EQUITY IN THE FEDERAL TAXATION OF INDIVIDUALS' GAINS AND LOSSES FROM TRANSACTIONS IN ASSETS DURING A PERIOD OF INFLATION
AuthorSayre, Julian Richard
KeywordsCapital gains tax -- United States.
Inflation (Finance) -- Effect of taxation on.
Taxation -- Law and legislation -- United States.
Income tax -- United States.
AdvisorDixon, Hollis A.
Foster, Taylor W. III
MetadataShow full item record
PublisherThe University of Arizona.
RightsCopyright © is held by the author. Digital access to this material is made possible by the University Libraries, University of Arizona. Further transmission, reproduction or presentation (such as public display or performance) of protected items is prohibited except with permission of the author.
AbstractInflation, especially recently, has distorted the nominal historical-cost measurement of gains and losses from transactions in assets. This distortion has exacerbated the existing controversy over the federal taxation of such gains and losses realized by individuals. The main purpose of the study was to examine the equity of actual and proposed methods respecting such taxation in view of these inflation distortions. Particularly, the study investigated how the applicable law, as it was in the immediate past (1977 Law), as it is now (1979 Law), and as many have proposed that it should be (the Reform Plan), compared under the traditional ability-to-pay theory of equity. The Reform Plan combines two current and popular tax reform proposals, the comprehensive income tax and indexing. As it was interpreted and applied in this study, gains and losses from transactions in assets were fully included in income, after they were indexed for inflation. Indexing consists of multiplying the historical cost of an asset by the ratio of some price index (herein the CPI) at the time of disposition to the index at the time of acquisition. Subtracting the result from the disposition price gives a gain or loss measured in real, inflation-adjusted terms. The comparisons of the three taxing methods were based upon historical tax-return data of 224 individual taxpayers for 1970-1977. The non-random manner in which the taxpayers were selected precludes the results and conclusions of the study from being statistically extended to the population of U.S. taxpayers. Significantly, however, the tax characteristics of the selected taxpayers indicated that they were more sensitive to effects of inflation than their national counterparts. Provisions of 1979 Law and the Reform Plan were simulated on the historical data, resulting in recomputed incomes and tax liabilities. The historical and recomputed incomes and taxes were then averaged by taxpayer over the eight years. These averages gave better approximations of the normal financial status of the taxpayers than single-year data. Data generated in the Reform Plan simulation indicated that the selected taxpayers' historical gains and losses were substantially distorted by inflation. Moreover, the proportional effects of inflation decreased as taxpayers' income increased. These findings were fully consistent with two published studies. Various procedures measured and compared the horizontal equities and vertical equities (progressivities) of the three disparite taxing methods. None of them exhibited any clear, unambiguous superior ratings. The Reform Plan was only slightly more horizontally equitable and only slightly more progressive than 1977 Law; 1979 Law ranked last in both analyses, but by small margins. Importantly, under all three methods, progressivity was maintained at higher income levels, but only when income was defined in real terms. When income was defined in nominal terms, a marked decrease in progressivity was manifested. This finding suggests that the appearance at these levels of reduced progressivity, and hence of reduced vertical equity, may be an illusion. Given the above findings, perhaps too much historical emphasis has been placed on the equity benchmark in evaluating the taxation of individuals' gains and losses from transactions in assets. If so, then other judgmental criteria would seem to take on relatively greater importance. Four such criteria deemed pertinent were neutrality, simplicity, mitigation of the "lock-in effect" and stimulation of capital information. The Reform Plan appeared to be more neutral than either 1977 or 1979 Law. Whether it is simpler is questionable. Probably less unrealized gains would be locked-in under the Reform Plan. However, with respect to capital formation, considerable theoretical disagreement precluded a conclusion as to which taxing method would be more stimulative.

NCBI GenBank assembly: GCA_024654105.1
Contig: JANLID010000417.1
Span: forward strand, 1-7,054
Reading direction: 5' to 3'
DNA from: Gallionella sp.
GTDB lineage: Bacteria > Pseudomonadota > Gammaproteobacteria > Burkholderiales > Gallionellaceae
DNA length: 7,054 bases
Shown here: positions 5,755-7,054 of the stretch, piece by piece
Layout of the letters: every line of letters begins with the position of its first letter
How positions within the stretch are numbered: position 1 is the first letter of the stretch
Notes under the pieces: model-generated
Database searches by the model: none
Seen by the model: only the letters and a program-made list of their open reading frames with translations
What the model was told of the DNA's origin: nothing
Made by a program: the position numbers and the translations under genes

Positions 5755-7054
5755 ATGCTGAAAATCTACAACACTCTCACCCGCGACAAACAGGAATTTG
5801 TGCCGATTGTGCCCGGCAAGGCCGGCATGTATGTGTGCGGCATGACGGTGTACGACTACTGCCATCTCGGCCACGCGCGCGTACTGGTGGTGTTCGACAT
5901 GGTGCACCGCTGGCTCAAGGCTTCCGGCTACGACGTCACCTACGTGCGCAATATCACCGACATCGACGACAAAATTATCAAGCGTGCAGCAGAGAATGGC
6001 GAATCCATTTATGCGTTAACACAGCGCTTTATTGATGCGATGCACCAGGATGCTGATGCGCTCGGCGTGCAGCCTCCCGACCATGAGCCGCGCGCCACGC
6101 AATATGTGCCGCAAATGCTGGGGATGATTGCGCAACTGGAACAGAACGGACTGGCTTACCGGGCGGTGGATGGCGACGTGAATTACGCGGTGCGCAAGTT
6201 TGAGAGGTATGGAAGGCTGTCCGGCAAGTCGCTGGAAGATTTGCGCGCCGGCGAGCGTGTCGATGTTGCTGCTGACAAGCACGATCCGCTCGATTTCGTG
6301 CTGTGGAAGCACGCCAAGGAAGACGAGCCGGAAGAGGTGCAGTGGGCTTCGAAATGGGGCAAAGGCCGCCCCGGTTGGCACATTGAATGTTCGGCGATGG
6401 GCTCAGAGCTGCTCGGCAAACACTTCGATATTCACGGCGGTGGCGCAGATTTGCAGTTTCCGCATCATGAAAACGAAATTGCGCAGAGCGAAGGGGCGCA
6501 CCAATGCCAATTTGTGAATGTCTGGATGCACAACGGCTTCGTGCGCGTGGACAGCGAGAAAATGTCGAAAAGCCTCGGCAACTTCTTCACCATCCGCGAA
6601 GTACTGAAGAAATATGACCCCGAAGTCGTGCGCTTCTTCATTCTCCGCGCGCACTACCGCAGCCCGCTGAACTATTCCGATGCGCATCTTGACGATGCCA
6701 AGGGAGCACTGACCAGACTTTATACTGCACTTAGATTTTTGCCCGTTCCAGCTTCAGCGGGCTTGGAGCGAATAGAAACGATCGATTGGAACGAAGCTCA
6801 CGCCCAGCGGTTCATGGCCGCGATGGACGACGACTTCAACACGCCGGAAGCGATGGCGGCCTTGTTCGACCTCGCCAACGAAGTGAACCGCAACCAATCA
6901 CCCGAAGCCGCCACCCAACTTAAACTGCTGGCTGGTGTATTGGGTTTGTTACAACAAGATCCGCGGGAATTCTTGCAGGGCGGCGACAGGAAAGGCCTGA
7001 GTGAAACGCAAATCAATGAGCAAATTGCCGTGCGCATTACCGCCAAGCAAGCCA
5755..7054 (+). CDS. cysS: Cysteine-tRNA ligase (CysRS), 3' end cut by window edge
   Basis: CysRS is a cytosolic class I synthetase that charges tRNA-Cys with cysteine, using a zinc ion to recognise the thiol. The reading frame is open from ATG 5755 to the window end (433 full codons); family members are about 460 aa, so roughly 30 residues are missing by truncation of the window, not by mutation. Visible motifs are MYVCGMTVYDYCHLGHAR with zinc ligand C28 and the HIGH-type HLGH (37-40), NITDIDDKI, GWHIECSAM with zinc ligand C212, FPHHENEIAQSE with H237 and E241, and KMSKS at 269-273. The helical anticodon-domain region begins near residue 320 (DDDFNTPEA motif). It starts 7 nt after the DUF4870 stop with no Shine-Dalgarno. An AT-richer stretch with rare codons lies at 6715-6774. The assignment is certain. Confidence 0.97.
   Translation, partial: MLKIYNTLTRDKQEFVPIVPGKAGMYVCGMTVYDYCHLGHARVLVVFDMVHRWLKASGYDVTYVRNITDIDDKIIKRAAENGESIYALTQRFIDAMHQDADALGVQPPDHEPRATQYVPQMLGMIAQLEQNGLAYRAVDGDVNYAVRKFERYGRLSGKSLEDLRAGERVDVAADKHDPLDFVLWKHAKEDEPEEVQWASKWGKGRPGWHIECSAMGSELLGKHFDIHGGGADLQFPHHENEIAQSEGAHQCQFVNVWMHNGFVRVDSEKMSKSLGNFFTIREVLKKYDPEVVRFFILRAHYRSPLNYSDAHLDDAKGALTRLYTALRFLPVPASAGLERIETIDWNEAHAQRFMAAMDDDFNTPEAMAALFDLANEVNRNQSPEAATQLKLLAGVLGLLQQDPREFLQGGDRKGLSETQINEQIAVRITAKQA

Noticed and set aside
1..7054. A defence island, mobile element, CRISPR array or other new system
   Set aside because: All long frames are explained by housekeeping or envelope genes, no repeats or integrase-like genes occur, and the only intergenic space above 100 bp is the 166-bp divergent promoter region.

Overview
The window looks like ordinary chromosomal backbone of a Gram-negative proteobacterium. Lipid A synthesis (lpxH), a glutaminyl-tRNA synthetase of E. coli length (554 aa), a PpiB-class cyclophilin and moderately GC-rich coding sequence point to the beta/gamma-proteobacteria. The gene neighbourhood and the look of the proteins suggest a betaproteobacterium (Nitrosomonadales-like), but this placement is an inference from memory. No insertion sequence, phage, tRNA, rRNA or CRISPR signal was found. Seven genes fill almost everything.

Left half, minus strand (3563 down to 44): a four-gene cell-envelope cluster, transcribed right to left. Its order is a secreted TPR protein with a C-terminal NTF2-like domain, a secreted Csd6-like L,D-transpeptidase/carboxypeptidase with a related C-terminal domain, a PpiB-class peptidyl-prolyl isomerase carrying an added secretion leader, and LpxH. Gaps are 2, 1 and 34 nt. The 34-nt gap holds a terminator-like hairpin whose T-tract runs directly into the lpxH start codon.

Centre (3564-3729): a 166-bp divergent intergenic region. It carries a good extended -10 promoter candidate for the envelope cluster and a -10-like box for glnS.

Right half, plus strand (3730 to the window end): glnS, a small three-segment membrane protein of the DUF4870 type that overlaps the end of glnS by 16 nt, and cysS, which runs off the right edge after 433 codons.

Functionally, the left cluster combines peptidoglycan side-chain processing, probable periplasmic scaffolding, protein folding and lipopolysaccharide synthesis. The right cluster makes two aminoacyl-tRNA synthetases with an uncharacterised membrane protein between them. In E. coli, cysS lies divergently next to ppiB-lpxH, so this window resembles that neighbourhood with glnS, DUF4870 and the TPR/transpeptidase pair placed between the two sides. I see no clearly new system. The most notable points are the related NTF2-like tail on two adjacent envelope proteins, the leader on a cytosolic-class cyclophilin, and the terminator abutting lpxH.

Degree ProgramGraduate College